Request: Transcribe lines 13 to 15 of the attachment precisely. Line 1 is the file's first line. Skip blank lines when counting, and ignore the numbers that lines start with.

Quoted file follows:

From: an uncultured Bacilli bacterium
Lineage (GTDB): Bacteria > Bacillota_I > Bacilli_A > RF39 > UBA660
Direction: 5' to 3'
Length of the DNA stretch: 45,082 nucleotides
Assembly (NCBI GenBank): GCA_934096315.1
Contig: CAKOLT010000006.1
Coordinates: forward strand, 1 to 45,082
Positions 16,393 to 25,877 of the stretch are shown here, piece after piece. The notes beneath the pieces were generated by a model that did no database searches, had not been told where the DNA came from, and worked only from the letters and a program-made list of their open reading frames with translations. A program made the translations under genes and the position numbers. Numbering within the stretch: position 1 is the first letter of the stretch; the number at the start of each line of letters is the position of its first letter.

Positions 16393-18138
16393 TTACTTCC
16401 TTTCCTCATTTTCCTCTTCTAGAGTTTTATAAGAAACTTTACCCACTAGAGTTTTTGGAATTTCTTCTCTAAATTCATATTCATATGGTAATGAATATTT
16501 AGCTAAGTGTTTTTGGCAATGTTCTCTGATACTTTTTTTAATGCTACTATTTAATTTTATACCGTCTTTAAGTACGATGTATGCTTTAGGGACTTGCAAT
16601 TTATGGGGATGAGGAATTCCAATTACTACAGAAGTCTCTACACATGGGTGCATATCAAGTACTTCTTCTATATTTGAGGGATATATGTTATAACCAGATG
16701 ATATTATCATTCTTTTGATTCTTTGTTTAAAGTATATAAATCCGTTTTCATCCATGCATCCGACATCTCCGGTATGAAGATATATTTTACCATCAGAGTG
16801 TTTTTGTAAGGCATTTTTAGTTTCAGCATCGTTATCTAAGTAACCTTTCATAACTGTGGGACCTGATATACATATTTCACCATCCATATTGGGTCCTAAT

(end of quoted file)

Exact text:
16601 TTATGGGGATGAGGAATTCCAATTACTACAGAAGTCTCTACACATGGGTGCATATCAAGTACTTCTTCTATATTTGAGGGATATATGTTATAACCAGATG
16701 ATATTATCATTCTTTTGATTCTTTGTTTAAAGTATATAAATCCGTTTTCATCCATGCATCCGACATCTCCGGTATGAAGATATATTTTACCATCAGAGTG
16801 TTTTTGTAAGGCATTTTTAGTTTCAGCATCGTTATCTAAGTAACCTTTCATAACTGTGGGACCTGATATACATATTTCACCATCCATATTGGGTCCTAAT